South Williamsburg, Brooklyn, just blocks from the hipster epicenter of Bedford Avenue, is home to one of the most conservative, separatist communities in the country: Satmar Hasidim, an ultra-orthodox arm of Judaism.
It’s a famously insular group. But lately, a rogue group within the Satmar community has been making noise. Calling themselves a “modesty committee,” its members, all men, keep tabs on the behavior of community members, teachers, and store owners to make sure that they adhere to principles of modesty. One result? Stores selling women’s clothes now rarely use mannequins in displays, which might arouse men and boys who pass by. Instead, clothes and wigs are modeled on faceless heads. Other, more disturbing allegations against these committees include reporting unseemly behavior such as talking on the phone to a member of the opposite sex, confiscating technology, and bribing men who have been caught having affairs. A “modesty squad” also played a key role in the case of Nechemya Weberman, who was recently sentenced to 103 years in jail for sexual abuse of a minor.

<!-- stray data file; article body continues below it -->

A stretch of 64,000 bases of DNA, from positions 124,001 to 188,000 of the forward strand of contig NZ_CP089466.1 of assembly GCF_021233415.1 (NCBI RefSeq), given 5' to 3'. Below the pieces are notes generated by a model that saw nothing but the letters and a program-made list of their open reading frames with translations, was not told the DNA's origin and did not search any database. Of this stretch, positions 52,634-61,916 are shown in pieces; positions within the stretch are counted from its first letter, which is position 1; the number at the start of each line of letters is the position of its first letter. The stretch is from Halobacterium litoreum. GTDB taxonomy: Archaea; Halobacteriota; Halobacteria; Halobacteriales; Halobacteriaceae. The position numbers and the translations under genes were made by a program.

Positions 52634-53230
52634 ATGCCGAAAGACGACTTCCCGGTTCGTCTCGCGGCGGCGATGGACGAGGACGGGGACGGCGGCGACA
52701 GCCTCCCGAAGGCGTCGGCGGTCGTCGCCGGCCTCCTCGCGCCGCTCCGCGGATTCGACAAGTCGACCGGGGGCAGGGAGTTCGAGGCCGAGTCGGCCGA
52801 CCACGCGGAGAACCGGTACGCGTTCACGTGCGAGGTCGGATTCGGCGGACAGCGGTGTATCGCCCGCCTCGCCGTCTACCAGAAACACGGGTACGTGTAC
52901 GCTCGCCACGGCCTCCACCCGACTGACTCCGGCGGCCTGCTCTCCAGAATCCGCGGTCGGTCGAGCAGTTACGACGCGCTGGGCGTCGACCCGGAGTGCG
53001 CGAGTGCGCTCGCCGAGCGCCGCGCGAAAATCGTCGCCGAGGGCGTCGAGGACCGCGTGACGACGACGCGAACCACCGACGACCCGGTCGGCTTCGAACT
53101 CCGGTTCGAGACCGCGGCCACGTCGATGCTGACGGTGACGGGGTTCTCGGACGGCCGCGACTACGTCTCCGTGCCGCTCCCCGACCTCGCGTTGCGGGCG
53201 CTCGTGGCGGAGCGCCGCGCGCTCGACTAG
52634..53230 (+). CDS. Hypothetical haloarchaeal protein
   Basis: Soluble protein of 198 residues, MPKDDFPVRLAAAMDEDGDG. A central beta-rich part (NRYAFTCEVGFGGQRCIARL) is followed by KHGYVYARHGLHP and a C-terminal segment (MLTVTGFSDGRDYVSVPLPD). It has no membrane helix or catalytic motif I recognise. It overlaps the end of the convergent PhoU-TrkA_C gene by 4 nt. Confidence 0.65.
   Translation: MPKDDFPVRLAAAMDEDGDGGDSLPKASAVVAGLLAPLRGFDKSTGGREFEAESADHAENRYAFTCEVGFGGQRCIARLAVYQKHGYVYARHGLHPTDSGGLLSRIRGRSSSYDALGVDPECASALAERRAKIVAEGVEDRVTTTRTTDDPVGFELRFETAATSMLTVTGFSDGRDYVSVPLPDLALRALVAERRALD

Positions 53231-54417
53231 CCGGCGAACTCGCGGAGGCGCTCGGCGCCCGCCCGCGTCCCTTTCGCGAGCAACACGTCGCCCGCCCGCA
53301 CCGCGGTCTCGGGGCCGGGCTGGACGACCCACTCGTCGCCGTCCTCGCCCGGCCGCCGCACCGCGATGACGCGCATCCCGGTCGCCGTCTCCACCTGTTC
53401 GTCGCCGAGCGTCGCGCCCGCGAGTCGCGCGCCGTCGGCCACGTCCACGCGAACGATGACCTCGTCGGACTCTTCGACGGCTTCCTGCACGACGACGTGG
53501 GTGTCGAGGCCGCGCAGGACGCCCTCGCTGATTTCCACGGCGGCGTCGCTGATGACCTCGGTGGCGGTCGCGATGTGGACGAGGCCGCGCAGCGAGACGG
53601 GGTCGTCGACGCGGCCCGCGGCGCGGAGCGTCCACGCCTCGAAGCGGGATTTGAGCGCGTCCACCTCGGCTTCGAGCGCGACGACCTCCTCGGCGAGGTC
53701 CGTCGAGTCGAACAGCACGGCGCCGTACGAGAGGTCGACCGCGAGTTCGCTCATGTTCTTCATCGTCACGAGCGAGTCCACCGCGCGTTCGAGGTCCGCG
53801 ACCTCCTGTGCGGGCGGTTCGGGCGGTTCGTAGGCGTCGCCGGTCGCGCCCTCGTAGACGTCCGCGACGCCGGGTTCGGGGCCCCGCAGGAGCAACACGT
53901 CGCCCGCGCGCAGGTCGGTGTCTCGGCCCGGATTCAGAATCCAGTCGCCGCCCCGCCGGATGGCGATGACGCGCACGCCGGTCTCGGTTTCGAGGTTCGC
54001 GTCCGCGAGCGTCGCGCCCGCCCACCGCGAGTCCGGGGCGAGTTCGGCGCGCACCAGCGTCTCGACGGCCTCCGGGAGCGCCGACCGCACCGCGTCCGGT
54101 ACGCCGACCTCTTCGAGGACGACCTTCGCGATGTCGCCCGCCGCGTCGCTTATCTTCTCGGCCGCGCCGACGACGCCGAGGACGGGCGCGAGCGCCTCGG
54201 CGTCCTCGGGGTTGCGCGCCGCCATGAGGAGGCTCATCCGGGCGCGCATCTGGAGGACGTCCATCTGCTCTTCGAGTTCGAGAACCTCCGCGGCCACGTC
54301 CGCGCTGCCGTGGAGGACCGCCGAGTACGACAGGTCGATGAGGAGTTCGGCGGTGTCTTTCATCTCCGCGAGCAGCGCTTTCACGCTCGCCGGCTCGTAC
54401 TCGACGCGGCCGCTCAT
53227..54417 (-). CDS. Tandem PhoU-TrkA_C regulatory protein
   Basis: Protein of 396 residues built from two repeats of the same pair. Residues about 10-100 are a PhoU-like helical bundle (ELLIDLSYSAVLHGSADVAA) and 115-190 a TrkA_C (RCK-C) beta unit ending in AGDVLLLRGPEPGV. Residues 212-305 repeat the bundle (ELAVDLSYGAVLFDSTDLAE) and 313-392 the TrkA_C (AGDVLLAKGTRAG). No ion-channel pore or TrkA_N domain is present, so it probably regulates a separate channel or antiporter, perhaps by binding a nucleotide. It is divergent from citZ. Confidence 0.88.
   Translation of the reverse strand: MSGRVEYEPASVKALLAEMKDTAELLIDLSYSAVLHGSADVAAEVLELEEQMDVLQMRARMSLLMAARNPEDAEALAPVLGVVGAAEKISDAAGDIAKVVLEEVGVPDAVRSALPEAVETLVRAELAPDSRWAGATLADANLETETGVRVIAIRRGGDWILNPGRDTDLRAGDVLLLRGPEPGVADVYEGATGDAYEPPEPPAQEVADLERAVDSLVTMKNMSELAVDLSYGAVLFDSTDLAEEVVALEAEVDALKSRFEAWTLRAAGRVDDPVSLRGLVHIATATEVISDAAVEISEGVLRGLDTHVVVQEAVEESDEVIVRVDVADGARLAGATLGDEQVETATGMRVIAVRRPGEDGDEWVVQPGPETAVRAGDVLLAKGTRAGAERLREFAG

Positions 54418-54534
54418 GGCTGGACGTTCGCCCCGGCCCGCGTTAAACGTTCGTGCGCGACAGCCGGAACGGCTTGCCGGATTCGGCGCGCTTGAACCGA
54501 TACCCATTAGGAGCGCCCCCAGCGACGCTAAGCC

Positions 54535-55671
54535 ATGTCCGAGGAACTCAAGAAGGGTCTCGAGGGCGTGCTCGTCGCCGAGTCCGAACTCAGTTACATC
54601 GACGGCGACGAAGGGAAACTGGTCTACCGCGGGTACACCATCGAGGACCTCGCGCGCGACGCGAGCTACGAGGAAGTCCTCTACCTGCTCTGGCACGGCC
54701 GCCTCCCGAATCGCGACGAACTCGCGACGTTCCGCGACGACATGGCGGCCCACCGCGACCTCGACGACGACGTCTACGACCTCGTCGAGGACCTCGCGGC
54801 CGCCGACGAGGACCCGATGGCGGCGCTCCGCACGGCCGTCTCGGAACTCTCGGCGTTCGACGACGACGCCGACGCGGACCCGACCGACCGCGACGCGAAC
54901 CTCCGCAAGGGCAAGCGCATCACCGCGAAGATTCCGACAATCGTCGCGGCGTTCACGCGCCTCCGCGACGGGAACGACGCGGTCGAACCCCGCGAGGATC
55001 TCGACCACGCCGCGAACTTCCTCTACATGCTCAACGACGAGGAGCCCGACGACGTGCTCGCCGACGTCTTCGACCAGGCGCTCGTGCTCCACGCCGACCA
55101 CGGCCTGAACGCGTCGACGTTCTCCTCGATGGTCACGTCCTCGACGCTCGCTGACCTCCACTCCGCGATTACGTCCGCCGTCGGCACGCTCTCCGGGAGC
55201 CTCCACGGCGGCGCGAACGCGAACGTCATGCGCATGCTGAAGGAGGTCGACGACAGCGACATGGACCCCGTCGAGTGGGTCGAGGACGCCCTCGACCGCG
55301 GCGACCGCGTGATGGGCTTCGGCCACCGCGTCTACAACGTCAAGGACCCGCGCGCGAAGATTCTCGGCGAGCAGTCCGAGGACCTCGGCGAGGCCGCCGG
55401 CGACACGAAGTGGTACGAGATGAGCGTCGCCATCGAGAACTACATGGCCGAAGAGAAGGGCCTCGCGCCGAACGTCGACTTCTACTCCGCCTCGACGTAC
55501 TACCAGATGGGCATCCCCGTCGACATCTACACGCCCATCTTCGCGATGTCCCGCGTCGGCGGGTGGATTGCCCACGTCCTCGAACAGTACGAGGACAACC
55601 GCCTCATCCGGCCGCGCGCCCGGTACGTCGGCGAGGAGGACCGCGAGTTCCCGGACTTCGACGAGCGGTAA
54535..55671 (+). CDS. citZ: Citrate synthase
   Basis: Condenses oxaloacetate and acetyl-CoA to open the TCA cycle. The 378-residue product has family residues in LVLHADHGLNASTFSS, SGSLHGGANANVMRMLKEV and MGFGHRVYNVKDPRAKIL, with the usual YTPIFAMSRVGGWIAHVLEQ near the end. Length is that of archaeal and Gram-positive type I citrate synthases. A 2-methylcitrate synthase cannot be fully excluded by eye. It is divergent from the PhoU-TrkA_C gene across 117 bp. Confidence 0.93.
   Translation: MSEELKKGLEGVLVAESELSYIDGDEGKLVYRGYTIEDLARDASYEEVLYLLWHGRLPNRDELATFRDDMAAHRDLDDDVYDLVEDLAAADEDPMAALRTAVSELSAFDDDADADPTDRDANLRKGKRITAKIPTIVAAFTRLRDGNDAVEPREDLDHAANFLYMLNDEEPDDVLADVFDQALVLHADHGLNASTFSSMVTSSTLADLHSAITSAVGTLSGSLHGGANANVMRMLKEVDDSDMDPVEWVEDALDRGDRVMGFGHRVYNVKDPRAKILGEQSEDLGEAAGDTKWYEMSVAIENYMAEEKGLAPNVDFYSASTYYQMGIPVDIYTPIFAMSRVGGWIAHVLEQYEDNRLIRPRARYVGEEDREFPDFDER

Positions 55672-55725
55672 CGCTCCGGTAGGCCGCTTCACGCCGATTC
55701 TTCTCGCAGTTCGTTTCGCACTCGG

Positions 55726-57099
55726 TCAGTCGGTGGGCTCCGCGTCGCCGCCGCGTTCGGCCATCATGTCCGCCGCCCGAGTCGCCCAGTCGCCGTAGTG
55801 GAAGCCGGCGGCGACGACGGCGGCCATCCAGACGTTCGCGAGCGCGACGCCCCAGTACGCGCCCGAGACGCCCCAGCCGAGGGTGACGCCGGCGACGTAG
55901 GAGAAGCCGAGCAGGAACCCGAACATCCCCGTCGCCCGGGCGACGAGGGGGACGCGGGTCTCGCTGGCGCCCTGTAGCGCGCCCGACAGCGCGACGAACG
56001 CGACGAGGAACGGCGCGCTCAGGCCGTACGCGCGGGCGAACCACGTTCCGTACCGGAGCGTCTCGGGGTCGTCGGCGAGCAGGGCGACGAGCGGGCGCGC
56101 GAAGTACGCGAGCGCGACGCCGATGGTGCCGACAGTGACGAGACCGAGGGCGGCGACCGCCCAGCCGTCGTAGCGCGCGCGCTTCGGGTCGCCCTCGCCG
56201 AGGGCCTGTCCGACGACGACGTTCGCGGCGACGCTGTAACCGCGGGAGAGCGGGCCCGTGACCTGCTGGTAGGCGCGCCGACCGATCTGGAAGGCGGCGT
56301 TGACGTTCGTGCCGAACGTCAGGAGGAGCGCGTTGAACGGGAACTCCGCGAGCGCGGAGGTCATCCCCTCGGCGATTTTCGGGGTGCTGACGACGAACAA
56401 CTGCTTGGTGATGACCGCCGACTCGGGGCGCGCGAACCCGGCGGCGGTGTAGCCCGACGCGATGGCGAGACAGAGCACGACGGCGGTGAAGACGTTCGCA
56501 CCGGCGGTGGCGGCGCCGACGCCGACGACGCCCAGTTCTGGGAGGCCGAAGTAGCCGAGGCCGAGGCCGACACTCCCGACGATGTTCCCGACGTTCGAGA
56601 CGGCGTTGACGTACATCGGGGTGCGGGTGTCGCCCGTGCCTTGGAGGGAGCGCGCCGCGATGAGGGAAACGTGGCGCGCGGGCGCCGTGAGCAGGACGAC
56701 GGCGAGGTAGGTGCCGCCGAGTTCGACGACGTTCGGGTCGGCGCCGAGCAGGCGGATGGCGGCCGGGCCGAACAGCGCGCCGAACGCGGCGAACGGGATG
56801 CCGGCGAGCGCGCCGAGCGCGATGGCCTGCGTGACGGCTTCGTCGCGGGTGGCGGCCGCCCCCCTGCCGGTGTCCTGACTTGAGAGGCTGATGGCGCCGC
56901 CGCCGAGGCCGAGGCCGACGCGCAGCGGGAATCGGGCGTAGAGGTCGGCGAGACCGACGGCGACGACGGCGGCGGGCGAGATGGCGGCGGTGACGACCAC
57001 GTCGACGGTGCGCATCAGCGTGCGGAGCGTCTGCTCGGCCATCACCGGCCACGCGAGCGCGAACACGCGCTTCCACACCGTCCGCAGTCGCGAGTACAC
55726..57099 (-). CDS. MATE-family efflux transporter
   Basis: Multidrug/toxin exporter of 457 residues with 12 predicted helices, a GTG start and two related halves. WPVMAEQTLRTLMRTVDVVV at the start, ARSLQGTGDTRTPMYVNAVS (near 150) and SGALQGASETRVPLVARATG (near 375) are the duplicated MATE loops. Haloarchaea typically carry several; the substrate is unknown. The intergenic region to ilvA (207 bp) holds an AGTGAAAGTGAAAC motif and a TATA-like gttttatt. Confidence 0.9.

What do Jewish people within and without the community think of the modesty committees?
- “They operate like the Mafia,” says Rabbi Allan Nadler, director of the Jewish studies program at Drew University in Madison, N.J.
- “[T]here are a lot of independent operators that believe they are protecting God and have to do this kind of stuff, and that’s sickening and gives us all a black eye,” says Assemblyman Dov Hikind, who represents the Hasidic neighborhood of Borough Park, Brooklyn.
- “There are quite a few men, especially in Williamsburg, who consider themselves [God's police],” said Yosef Rapaport, a Hasidic journalist. “Zealots who take it upon themselves and they just enforce. They’re considered crazy, but people don’t want to confront them.”